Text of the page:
Every mussel that finds its way into the watershed and survives could help filter about 10 liters of water per day, said Danielle Kreeger, senior science director at the Partnership for the Delaware Estuary, where she’s become an advocate for the potential of what she calls the #mightymussel.  “Pound for pound, freshwater mussels are not slouches,” she said  …  “To me, every mussel is precious, and we need to protect them.”  Kreeger, in the coming months, will be completing a review of studies on the ability of such bivalves to enhance water quality, which she hopes will shore up the amount of data available about mussels’ benefits.

[Quoting Whitney Pipkin, “Freshwater bivalves flexing their muscles as water filterers”, CHESAPEAKE BAY JOURNAL, 28(7):1,17 (October 2018).]

To be clear, the Harrison Lake National Fish Hatchery is not limited to hatching mussels for the Chesapeake Bay’s tributary waters.

In fact, the USF&W operation there is, as one would expect, focused largely on piscatorial aquaculture, i.e., hatching fish, especially American Shad, as well as some alewife, blueback herring, hickory shad, and striped bass. [See “Harrison Lake national Fish Hatchery”, https://www.fws.gov/harrisonlake/ summary by the U.S. Fish & Wildlife Service.]

But for now, the take-away lesson is an appreciation for mussels: they are a lot more important than most of us think they are.


Harrison Lake Nat’l Fish Hatchery: fish hosts carrying mussel larvae    (B. Davis / USF&WS photo)

But why are they, as Dr. Kreeger says, “precious”? Because God created them  —  it was God Who gave Chesapeake Bay mussels, as well as Texas riverine mussels, their intrinsic value.  As God’s creatures they display His workmanship – God’s creative bioengineering is exhibited (“plainly seen”) in all animals, including humble mussels.

Accordingly, as some of the many (albeit small and usually unseen) creatures whom God chose to create (and to “fill” diverse wetland habitats), mussels deserve due credit, for doing what God has programmed them to do, including filter-cleaning wetland waters.

So, good for the mussels, good for the water supply, and that’s all good for us —  and therefore we should give glory unto God, because God is due credit for making estuarial and river-dwelling mussels what they are.                               ><> JJSJ  profjjsj@aol.com

Dr. James J. S. Johnson freely admits that his appreciation for mussels did not begin with learning about how they contribute to filter-cleaning estuarial waters, but rather from his eating lots of tasty blue mussels when visiting New England.

Dr. Konrad Gessner, 16th-Century Creation Scientist

Dr. Konrad Gessner, 16th-Century Creation Scientist

James J. S. Johnson

For the invisible things of Him [i.e., God] from the creation of the world are clearly seen, being understood by the things that are made, even His eternal power and deity, so that they are without excuse.   (Romans 1:20)


Dr. Konrad Gessner (also spelled “Conrad Gesner”), who lived from AD1516 to AD1565, was a true Reformation-grounded biologist and ecologist, as well as an accomplished intellectual in other fields. Gessner was born and originally educated in Zürich, Switzerland, the Protestant city pastored first by Ulrich Zwingli, then next by Heinrich Bullinger (a personal friend of Gessner). During AD1532-1536 he studied at various universities in Strasbourg, Bourges, and Basel.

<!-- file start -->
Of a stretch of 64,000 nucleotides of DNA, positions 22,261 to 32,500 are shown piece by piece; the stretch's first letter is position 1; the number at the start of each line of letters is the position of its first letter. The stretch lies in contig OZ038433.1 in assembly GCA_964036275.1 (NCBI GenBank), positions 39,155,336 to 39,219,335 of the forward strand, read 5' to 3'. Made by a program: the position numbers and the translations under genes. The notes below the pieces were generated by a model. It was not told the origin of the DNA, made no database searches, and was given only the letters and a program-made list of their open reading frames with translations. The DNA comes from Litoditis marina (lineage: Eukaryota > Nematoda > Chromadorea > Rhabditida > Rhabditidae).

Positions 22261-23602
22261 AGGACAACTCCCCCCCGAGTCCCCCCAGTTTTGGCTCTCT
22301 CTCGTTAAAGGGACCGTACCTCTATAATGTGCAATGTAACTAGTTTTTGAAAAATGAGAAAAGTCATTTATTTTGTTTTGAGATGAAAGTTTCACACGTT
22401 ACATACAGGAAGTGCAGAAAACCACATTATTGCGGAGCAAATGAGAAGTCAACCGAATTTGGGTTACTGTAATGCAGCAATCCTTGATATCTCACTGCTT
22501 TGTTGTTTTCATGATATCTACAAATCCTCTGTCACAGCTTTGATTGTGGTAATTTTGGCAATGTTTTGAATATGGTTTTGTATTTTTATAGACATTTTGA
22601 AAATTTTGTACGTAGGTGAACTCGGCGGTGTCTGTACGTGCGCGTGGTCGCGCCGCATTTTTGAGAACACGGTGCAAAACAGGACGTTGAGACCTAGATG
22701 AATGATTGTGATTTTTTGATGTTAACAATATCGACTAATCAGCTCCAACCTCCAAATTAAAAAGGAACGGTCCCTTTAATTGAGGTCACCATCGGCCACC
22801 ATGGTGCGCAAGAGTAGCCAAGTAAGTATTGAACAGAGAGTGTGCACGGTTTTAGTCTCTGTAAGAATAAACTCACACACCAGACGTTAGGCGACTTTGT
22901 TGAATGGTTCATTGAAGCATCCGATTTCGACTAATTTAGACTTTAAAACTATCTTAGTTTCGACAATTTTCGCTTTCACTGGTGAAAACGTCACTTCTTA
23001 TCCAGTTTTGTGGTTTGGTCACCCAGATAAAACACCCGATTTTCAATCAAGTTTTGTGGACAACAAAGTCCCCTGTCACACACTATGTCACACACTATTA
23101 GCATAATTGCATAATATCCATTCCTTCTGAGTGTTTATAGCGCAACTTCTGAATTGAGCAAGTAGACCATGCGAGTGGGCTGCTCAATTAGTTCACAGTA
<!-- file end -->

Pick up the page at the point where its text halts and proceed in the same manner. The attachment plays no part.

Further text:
In AD1537 he taught as professor of Greek in Lausanne, yet soon afterwards began science studies leading to a Medical Doctor’s degree in AD1541 (in Basel). Returning to Zürich, he taught science there for most of the rest of his life. Dr. Gessner authored scholarly works on various subjects, such as:

  • botanical studies (including subalpine flowers) in AD1541, with more in AD1542;
  • a bibliographic encyclopedia of world literature in AD1545, with supplements in AD1548-1549;
  • zoological studies (mammals, birds, fishes, etc.) in AD1551-1558;
  • comparative language studies (on 22 translations of The Lord’s Prayer) in AD1555;
  • doxological mountain hiking, mixed with montane ecology, in AD1555.

Dr. Gessner’s research on snakes and insects was published posthumously. In AD1541, Gessner resolved to climb at least one mountain each year, a habit he thereafter maintained.

Mountain-hiking to Dr. Gessner, as a true biblical creationist, was a joy and an opportunity to appreciate God’s creative glory in nature.

Of special importance to creation geologists, such as William Hoesch (who is quoted below), Dr. Gessner also wrote on fossils (see article quoted below), refusing to accept the faddish contra-biblical fossil theory of his generation:

The history of thinking about fossils is a study in worldviews. Conrad Gesner of Zurich (1516-1565) is considered by some the greatest naturalist of his century. His book, On Fossil Objects, in many ways reflects his Protestant upbringing. The fact that he lost his father in armed combat between Catholics and Protestants in 1531 reminds us that this was a time when it was costly to believe. Gesner’s close friend growing up was none other than Heinrich Bullinger, one of the most influential Christian figures of his century. Gesner’s interest in science led him to universities at a time when Renaissance humanism was the dominant worldview. In his work on fossils, his Protestant upbringing shines through in some interesting ways.